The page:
Information explaining the Internet, the World Wide Web, chat rooms, electronic bulletin boards, Internet Service Providers ("ISPs"), free e-mail programs (e.g., Yahoo!), or other specialized online services relevant to the case should also be included in the search warrant application. The affiant should not assume the reader of the request for a search warrant has knowledge of the latest computer technologies or jargon. The terminology and descriptive explanations should be made as detailed as possible.

    2. Probable Cause

      Probable cause is established through an affidavit in support of the warrant, setting out the factual basis for the warrant application. In determining whether probable cause exists to issue a warrant, the issuing judge must decide whether, given the totality of the circumstances, there is a fair probability that contraband or evidence of a crime will be found in a particular place. (6) In determining if there is probable cause to seize and search a particular computer suspected of containing evidence of child sexual exploitation or having been used to facilitate the crime of child sexual exploitation, two facts must be established: first, that there is a computer physically located at a particular location and, second, that the computer contains evidence of, or was used to commit, the crime. If this two-prong test is not satisfied, the warrant will be invalidated. (7)

    3. Drafting the Warrant

      In many cases, undercover communications with the suspect via the Interact furnish probable cause to believe that the suspect's computer contains child pornography and other evidence of distribution and receipt. .In proactive cases, undercover investigators, posing as minors, meet the suspect in predicatedchat rooms or an Internet Relay Chats ("IRC") (8) and receive child pornography image files from suspects who are also in the "room" or IRC. In reactive cases, actual minors and/or their parents, or other private citizens report receipt of child pornography image files to law enforcement agents, who then begin an investigation.

      Many affidavits in support of a search warrant list the titles of each image and describe their contents so that the reviewing magistrate can make a determination as to the illegality of the images. In United States v. Brunette, (9) the court held that where "neither the magistrate judge nor the district court judge independently viewed the images[,] ... and because the affidavit did not adequately describe them, we conclude that the warrant was not supported by probable cause." (10) The case was affirmed however, but only by applying a United States v. Leon (11) good faith analysis. (12) One way to avoid these questions is to print copies of the images, place them in sealed envelopes and make them available to the magistrate to review if desired.

      Accompanying e-mail messages, as well as the titles of the images, provide additional evidence as to the suspect's knowledge that the images feature children engaged in sexually explicit conduct or sexually explicit poses. In addition, IRCs and newsgroups are typically named to correspond to the user's interest, as in "preteensex." This evidence is particularly important if the affidavit includes an expert opinion section discussing the behavioral characteristics associated with a child pornography collector. The affidavit should recite case specific evidence demonstrating that the suspect is a candidate who is likely to fit the behavioral characteristics identified. (13)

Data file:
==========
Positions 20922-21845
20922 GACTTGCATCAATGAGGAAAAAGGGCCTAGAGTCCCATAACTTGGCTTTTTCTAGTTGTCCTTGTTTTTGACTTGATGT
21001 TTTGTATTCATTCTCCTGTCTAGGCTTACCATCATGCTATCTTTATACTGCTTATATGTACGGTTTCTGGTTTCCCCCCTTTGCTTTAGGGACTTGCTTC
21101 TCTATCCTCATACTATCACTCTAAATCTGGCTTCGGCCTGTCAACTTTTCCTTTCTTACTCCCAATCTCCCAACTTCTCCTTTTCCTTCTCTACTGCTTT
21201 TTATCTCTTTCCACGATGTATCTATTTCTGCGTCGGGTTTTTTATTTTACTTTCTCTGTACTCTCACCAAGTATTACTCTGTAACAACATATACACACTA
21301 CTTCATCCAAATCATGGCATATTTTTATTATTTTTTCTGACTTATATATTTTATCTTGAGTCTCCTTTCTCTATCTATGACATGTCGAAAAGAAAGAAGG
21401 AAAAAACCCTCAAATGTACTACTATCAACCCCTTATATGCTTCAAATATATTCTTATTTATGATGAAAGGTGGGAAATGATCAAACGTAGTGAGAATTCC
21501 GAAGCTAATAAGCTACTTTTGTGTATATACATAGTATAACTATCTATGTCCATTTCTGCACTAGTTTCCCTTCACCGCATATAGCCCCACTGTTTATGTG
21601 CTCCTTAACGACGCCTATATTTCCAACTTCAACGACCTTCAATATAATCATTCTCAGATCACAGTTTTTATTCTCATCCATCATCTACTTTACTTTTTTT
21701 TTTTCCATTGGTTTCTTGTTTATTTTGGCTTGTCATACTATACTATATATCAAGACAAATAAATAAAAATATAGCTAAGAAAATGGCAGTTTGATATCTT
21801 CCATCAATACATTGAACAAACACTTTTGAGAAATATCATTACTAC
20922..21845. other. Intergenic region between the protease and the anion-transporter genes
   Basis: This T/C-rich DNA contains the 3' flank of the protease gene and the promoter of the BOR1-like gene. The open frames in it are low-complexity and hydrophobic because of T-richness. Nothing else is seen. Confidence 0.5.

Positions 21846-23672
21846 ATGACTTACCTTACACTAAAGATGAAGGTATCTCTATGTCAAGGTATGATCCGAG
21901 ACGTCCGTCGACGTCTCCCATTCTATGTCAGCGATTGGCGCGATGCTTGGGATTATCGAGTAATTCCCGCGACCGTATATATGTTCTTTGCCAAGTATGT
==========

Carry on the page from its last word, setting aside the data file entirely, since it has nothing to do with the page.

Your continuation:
Child pornography warrants typically authorize the seizure of all images of child pornography. The affidavit and attachments should specifically define the meaning of the term "child pornography." If the warrant authorizes seizure of child pornography as referred to in 18 U.S.C. [section] 2252A, there should be a reference to the definition found in [section] 2256(8). This is especially true in light of the Supreme Court's ruling in Ashcroft v. Free Speech Coalition, (14) which held unconstitutional the definitions contained in [subsection] 2256(8)(b) (15) and 2256(8)(d). (16) In situations in which a suspect is downloading child pornography files from, or uploading such files to, a newsgroup, the affidavit should include general Internet background, descriptions of terms used, and explanations of the investigative techniques for the reviewing magistrate, using accessible, non-technical, user-friendly language.

    4. Particularity

      Child pornography computer cases can present unique challenges when trying to describe the items to be seized with sufficient detail. Descriptive computer search language used in a search warrant affidavit might include the following:

      All electronic data processing and storage devices, computers and computer systems, such as central processing units, internal and peripheral storage devices such as fixed disks, internal and external hard drives, floppy disk drives and diskettes, tape drives and tapes, optical storage devices, dongles, encryption keys, personal data assistants (PDAs) or other memory storage devices, and...

To continue reading

Request your trial

VLEX uses login cookies to provide you with a better browsing experience. If you click on 'Accept' or continue browsing this site we consider that you accept our cookie policy. ACCEPT